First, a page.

Beware of Lodash (and the cost of abstractions)

Yesterday, while profiling one of our NodeJS apps, I bumped into an interesting piece of code that seemed to take too long to run: interestingly enough, everything seemed to point to lodash’s pick function.

For those of you who don’t know what that function does, it basically creates a new object from an existing one, picking only a user-defined list of properties to “move over”.

Easier in code than with words:

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let a = {b: 1, c: 2}

_.pick(a, ['b']) // {b: 1}

It’s kind of an elegant solution over doing these kind of operations manually:

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let user = {
  name: 'Alex',
  lastName: 'Nadalin',
  job: 'less',
  age: 'still ok',
  gender: 'M',
  hair: 'enough',
  ...
}

app.get('/full-user-details', res => {
  res.json({user})
})

app.get('/partial-user-details', res => {
  res.json({user: {
    name: user.name,
    lastName: user.lastName,
    age: user.age,
  }})
})

// VS

app.get('/partial-user-details', res => {
  res.json({user: _.pick(user, ['name', 'lastName', 'age'])})
})

It doesn’t really change much in terms of style although, in my opinion, it looks a bit more elegant and lets you type less code.

So what about the performance impact? I wrote a small script to test it over a long list of “user” objects:

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const _ = require('lodash')
let user = {
  name: 'Alex',
  lastName: 'Nadalin',
  job: 'less',
  age: 'still ok',
  gender: 'M',
  hair: 'enough',
}

list = new Array(1000)
list.fill(user)

console.time('vanilla')
list.map(user => {
  return {
    name: user.name,
    lastName: user.lastName
  }
})
console.timeEnd('vanilla')

console.time('lodash')
list.map(user => _.pick(user, ['name', 'lastName']))
console.timeEnd('lodash')

So, we’re creating a list of a thousand objects with a handful of properies, loop through that list and map them, hand-picking a couple properies. The result:

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/tmp ᐅ node beware-lodash.js

vanilla: 1.064ms
lodash: 14.271ms

What the actual [expletive] is going on here?

Well, Lodash needs to loop through all the keys in the object to cherry-pick the specific properties and, additionally, “needs” to call a whole bunch of functions:

…and I honestly lost the count by then — I wonder what that does to the stack :)

So, even though I can’t pinpoint the exact bottleneck, I think there are a bunch of different factors that make its implementation way slower compared to using some more tedious, vanilla JS: the Big O is in itself less efficient, plus the fact that it needs to call a few different functions and do some sanity checks around definitely play a role in the slowdown.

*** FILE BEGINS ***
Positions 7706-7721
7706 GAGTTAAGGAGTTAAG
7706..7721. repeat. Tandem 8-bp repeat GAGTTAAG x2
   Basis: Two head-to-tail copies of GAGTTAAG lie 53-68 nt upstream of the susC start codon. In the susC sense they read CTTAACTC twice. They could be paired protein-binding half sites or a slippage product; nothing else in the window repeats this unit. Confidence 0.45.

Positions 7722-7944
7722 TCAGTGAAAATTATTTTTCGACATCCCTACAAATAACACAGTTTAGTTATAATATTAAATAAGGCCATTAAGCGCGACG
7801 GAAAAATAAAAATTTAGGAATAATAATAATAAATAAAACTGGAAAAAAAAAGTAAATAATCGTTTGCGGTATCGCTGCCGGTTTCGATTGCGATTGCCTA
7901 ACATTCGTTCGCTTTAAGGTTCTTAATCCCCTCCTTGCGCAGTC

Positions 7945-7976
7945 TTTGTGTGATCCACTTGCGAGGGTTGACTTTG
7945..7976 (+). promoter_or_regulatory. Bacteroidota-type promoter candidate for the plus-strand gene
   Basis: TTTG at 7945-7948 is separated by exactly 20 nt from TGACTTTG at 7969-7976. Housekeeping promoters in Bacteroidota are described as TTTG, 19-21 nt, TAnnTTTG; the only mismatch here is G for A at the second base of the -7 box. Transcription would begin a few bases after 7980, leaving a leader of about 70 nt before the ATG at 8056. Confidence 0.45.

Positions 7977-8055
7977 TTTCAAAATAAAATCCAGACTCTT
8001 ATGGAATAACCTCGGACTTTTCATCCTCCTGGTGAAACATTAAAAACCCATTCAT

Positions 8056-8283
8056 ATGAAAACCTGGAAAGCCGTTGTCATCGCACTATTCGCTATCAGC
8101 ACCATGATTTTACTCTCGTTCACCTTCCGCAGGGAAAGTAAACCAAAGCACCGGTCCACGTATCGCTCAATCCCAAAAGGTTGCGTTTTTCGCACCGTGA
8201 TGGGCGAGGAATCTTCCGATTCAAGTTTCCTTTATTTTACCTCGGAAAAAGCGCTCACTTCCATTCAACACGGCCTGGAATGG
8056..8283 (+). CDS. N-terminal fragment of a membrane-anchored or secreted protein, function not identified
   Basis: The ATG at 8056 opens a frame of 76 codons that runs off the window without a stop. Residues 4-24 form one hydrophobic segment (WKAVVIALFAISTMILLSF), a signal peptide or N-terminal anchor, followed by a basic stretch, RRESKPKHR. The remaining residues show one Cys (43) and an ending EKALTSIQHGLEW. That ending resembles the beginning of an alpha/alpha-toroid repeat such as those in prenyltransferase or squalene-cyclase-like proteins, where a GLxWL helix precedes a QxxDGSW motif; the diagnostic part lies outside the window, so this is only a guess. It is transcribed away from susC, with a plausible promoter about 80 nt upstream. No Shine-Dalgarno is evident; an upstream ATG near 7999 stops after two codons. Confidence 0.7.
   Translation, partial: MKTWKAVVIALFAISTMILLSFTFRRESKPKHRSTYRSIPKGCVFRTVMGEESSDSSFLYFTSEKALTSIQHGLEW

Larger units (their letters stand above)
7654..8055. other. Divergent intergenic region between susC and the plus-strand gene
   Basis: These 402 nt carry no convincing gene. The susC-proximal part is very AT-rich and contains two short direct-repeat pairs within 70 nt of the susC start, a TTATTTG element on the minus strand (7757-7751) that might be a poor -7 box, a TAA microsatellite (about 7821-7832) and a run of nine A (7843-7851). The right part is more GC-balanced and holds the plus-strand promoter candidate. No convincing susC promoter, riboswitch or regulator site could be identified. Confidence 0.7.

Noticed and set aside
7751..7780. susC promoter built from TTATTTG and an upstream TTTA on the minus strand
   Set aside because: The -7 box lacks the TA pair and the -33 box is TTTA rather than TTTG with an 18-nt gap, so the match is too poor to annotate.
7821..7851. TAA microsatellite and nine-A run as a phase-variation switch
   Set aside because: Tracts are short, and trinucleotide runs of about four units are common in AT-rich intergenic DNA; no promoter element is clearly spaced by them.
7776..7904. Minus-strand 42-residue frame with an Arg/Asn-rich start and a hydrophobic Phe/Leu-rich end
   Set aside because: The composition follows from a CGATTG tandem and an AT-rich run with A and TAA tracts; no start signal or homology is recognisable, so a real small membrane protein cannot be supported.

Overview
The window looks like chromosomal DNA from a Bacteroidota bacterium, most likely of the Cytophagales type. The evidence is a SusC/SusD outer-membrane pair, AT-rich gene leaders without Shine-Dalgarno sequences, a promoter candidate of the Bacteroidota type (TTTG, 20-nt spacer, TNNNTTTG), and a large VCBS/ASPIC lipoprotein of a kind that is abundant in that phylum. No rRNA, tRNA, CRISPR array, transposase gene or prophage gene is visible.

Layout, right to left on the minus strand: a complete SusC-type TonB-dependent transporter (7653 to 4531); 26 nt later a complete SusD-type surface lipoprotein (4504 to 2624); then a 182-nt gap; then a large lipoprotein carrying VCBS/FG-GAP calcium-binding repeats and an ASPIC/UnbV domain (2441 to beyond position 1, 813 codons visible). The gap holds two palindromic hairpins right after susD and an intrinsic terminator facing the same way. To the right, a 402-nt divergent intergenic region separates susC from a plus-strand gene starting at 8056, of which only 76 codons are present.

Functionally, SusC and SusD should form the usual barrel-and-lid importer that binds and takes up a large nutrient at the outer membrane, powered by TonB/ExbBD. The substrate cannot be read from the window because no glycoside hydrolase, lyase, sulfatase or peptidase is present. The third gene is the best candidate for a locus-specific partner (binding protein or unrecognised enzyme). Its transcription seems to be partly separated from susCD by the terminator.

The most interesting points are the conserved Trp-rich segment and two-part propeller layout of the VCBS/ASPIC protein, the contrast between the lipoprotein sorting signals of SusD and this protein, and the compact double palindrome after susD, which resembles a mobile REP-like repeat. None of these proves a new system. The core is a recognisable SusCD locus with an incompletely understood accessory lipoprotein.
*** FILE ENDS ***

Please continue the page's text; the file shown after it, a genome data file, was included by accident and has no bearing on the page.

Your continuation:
In our case we used lodash in a loop that, worst-case scenario, involved ~100 items:

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# Use list.fill(100)
/tmp ᐅ node beware-lodash.js

vanilla: 0.357ms
lodash: 5.250ms

Guess how much time did we save in our app? Exactly 5ms.

To many, that might not seem too much, but considering that the response time of the given service was around 44ms, we basically cut it down by 10%.

Does this mean that Lodash suck?

Heck, no! How would you do this?

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// GET /users?fields=name&fields=lastName
app.get('/:collection', (req, res) => {
  let data = require(`./${req.params.collection}.json`)

  res.json({data: data.map(d => _.pick(d, req.query.fields))})
})

As always, there’s a use case for everything1, so you just need to understand if the function, API or library you’re using is the best fit in your scenario: for us, since we always knew the properties to pick in advance, using _.pick and all the power it offers didn’t make a lot of sense.

Too often we rely on libraries and abstractions, thinking we’re never going to “pay” for that: granted that many times these abstractions are necessary so that we don’t re-invent the wheel and rely on someone else’s great work, we still need to evaluate what consequences using a framework or library brings to the table.

Cheers!

Notes
  1. Okay, maybe requiring JSON files from the filesystem based on user-input pushes it too far…
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